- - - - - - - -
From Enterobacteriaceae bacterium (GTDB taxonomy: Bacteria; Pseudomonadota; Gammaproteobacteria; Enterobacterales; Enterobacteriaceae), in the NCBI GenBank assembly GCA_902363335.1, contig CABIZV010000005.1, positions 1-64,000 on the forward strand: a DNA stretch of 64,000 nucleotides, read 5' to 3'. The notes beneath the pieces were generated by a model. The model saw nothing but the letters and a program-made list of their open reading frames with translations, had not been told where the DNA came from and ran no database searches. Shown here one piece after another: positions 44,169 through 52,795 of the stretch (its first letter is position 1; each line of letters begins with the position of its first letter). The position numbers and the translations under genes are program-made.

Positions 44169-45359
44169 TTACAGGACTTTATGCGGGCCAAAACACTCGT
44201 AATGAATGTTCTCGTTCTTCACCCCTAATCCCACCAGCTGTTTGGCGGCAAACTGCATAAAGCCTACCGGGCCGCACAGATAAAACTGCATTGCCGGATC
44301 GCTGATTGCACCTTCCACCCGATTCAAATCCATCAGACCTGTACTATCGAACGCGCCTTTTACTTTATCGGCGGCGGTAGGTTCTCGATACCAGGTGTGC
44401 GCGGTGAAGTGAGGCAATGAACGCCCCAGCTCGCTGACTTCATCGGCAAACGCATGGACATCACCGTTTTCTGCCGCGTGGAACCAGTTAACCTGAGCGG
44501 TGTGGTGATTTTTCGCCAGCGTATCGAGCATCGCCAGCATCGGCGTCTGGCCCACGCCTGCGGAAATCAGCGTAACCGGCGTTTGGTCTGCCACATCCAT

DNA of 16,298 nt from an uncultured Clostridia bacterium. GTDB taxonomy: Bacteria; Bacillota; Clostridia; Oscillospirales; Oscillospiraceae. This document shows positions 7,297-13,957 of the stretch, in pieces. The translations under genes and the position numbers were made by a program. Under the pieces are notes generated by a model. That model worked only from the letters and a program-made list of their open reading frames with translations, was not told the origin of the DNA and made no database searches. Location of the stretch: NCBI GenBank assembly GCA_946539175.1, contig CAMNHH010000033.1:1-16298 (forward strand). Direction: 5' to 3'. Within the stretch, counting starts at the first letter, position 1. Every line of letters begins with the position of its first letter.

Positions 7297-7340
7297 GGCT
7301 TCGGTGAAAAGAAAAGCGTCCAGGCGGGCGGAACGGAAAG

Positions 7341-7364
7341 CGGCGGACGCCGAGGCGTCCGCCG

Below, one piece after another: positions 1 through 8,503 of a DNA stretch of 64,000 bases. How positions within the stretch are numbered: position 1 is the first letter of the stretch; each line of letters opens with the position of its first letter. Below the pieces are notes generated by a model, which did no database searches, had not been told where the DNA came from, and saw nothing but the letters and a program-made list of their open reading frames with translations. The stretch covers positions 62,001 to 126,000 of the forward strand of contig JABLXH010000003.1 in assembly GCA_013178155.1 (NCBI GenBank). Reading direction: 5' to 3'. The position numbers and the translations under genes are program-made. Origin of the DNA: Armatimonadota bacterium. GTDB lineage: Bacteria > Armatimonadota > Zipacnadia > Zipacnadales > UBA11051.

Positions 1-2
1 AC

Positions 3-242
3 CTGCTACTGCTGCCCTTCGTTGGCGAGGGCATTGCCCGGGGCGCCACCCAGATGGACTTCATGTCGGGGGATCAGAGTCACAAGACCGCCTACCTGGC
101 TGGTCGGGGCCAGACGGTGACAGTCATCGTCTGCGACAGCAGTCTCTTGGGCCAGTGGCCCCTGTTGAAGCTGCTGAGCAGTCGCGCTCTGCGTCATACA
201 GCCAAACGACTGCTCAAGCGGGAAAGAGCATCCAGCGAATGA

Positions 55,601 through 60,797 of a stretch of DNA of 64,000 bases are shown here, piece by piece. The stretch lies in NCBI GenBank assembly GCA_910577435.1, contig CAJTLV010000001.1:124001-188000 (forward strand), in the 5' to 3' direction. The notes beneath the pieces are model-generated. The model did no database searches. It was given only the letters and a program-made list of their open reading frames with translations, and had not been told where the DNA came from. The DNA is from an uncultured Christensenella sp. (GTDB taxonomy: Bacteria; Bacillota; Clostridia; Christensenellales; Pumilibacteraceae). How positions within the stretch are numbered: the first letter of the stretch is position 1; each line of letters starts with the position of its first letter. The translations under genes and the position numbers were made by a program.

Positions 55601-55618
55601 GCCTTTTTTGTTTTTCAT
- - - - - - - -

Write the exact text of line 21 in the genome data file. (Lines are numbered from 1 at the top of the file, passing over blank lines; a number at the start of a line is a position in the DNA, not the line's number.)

Positions 55,601 through 60,797 of a stretch of DNA of 64,000 bases are shown here, piece by piece. The stretch lies in NCBI GenBank assembly GCA_910577435.1, contig CAJTLV010000001.1:124001-188000 (forward strand), in the 5' to 3' direction. The notes beneath the pieces are model-generated. The model did no database searches. It was given only the letters and a program-made list of their open reading frames with translations, and had not been told where the DNA came from. The DNA is from an uncultured Christensenella sp. (GTDB taxonomy: Bacteria; Bacillota; Clostridia; Christensenellales; Pumilibacteraceae). How positions within the stretch are numbered: the first letter of the stretch is position 1; each line of letters starts with the position of its first letter. The translations under genes and the position numbers were made by a program.